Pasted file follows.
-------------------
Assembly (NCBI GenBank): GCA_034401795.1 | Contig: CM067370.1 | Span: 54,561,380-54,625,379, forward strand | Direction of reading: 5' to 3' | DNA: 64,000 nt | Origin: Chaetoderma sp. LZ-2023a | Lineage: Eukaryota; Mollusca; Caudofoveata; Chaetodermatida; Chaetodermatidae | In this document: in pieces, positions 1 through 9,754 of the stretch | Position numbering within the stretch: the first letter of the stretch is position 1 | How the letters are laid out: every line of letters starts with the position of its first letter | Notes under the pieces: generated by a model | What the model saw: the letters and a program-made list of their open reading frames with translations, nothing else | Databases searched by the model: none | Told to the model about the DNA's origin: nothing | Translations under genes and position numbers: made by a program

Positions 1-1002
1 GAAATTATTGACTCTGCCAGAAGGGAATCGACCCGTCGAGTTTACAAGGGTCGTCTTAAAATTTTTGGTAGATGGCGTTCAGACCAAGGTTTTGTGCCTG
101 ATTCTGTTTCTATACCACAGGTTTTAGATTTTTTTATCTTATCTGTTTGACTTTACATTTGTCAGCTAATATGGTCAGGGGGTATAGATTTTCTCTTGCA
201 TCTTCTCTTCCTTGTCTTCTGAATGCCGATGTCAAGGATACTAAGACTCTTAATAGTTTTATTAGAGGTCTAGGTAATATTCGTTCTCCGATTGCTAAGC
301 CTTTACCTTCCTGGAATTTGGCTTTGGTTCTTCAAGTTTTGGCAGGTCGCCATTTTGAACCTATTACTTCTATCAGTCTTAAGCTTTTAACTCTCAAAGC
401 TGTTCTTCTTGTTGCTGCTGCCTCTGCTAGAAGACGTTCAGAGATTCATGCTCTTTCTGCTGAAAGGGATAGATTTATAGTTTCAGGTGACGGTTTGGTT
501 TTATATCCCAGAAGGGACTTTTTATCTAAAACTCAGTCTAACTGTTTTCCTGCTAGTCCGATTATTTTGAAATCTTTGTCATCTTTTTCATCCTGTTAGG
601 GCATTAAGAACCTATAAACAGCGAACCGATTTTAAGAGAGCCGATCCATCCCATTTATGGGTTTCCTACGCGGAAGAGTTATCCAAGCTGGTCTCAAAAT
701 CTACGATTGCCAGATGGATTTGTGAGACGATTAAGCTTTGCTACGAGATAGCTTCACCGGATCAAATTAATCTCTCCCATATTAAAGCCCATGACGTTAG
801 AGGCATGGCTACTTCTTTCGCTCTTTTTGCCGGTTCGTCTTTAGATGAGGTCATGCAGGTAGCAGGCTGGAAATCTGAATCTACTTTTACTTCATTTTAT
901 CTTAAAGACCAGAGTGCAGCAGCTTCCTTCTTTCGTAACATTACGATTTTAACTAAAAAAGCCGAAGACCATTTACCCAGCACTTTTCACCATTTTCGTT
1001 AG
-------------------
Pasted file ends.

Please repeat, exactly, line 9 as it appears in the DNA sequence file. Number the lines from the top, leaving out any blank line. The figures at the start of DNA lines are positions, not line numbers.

601 GCATTAAGAACCTATAAACAGCGAACCGATTTTAAGAGAGCCGATCCATCCCATTTATGGGTTTCCTACGCGGAAGAGTTATCCAAGCTGGTCTCAAAAT